HB96 addresses banning children’s products that contain certain chemicals, introduced by Rep. Geran Tarr. One of the most highly recognized chemicals of concern is bisphenol A, better known as BPA. This toxin is found in products made from polycarbonate plastic, which includes baby food containers, teething rings, and plastic children’s toys.
Studies have shown that BPA mimics the hormone estrogen, and can harm brain development, learning and cognitive behavior, fat metabolism, cause early puberty, and lead to increased cancer susceptibility. Some 18 states have already passed laws banning these products.
“It is time for Alaska to join the ranks of other states unwilling to wait for the federal government to enforce regulations of toxins in products,” Tarr writes.
A passage of this bill would add it as an unlawful act to the Alaska Unfair Trade Practices and Consumer Protection Act.
A bill to target sexual orientation discrimination, HB139, proposes to give the Alaska Commission for Human Rights added powers and duties.
Sponsored by Rep. Beth Kerttula, D-Juneau, the bill would add to state statute that already prohibits discrimination based upon race, religion, color, national origin, physical or mental disability, age, sex, marital status, changes in marital status, pregnancy or parenthood.
House Bill 139 would protect citizens from discrimination in employment, housing, public accommodations, financing or credit based upon sexual orientation.
The State of Alaska has already taken steps to prevent discrimination with a 2002 administrative order that provides protection against sexual orientation discrimination for employees of the state and those they serve. In 2010, the University of Alaska amended its anti-discrimination policy to include protections against discrimination on the basis of sexual orientation.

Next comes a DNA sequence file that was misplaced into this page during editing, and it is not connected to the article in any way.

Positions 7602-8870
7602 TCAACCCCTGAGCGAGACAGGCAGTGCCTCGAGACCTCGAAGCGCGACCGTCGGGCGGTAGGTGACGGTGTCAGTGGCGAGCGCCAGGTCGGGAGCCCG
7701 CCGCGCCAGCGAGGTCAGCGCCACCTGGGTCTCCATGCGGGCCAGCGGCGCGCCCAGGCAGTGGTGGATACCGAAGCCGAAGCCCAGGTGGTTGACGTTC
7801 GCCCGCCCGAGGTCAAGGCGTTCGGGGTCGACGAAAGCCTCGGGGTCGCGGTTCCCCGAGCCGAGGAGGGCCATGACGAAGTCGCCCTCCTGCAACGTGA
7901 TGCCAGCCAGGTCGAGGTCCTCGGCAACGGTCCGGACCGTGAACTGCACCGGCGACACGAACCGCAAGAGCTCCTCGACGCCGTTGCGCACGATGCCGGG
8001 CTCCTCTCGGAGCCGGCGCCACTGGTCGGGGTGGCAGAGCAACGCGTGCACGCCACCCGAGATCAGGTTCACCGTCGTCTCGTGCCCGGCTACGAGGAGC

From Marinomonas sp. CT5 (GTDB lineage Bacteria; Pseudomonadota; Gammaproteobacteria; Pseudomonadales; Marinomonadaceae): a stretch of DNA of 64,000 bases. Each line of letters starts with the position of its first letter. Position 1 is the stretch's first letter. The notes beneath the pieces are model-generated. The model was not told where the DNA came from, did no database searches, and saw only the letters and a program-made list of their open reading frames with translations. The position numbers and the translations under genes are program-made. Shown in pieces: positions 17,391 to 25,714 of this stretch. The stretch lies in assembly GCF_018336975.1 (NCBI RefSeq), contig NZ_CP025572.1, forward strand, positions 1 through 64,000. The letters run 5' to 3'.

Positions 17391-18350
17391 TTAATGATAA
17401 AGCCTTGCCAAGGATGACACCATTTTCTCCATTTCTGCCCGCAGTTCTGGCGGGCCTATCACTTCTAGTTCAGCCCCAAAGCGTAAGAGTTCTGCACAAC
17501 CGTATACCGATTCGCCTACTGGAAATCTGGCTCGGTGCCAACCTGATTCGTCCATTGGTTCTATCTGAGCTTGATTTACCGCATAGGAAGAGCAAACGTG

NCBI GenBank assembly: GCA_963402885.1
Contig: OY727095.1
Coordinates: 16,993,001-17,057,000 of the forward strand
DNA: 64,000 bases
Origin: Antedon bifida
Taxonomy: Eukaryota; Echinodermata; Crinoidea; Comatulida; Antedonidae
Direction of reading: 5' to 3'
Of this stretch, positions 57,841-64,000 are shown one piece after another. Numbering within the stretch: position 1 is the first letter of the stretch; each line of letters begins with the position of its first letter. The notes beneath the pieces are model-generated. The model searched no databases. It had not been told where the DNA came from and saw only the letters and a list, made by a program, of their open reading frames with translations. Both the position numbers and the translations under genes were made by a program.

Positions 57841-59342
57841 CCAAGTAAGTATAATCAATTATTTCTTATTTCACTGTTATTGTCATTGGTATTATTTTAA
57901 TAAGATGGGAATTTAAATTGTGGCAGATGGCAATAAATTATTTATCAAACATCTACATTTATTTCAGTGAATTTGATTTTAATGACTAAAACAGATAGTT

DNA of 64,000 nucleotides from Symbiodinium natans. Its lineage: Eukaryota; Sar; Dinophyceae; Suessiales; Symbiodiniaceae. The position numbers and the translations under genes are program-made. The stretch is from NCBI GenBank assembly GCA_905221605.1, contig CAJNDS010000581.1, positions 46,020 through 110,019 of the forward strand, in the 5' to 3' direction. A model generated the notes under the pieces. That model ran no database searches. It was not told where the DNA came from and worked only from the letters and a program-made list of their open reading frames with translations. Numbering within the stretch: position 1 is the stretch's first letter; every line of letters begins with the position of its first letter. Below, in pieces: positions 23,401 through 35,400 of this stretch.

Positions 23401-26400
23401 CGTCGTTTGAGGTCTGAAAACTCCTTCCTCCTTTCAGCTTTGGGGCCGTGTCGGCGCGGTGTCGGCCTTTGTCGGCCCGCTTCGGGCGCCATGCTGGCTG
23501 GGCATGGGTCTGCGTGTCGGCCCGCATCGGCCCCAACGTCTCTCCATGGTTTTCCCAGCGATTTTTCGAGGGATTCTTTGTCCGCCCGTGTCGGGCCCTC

HB45, dealing with electronic bullying in schools, hasn’t made much traction. It was read for the first time on Jan. 16 and moved to the Education Committee. It mandates that any school employee, student, or volunteer who has witnessed, or has reliable information that a student has been subjected to harassment, intimidation, or bullying shall report the incident to an appropriate school official. The Kenai Peninsula Borough School District also has a measure to address school cyber bullying.
Gov. Parnell put forth HB73, a bill that stiffens penalties for felony sex trafficking and felony human trafficking. It would allow the state to collect forfeiture for certain crimes involving prostitution. It also addresses domestic violence by imposing rules on conditions of release. The bill gives more power to prosecutors when they collect private communications for certain sex trafficking or human trafficking offenses. It also allows judges to consider the effect of a crime on the victim when sentencing and it would refer sexual felonies to a three-judge panel. The bill aims to strengthen protection for victims in protective orders for stalking and sexual assault. It also would make it mandatory for athletic coaches to report child abuse or neglect.
SB36, sponsored by Sen. Johnny Ellis and Bill Wielechowski, D-Anchorage, creates a “missing vulnerable adult response plan.”
The plan would be similar to the “Amber Alert” system for missing children. SB 36 creates rapid response and notification plans for law enforcement to activate when a vulnerable adult goes missing. The bill’s protections would apply to senior citizens with dementia, adults with developmental disabilities, veterans suffering from PTSD, and other disabled adults who go missing.

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Posted by on Mar 27th, 2013 and filed under More News. You can follow any responses to this entry through the RSS 2.0. Both comments and pings are currently closed.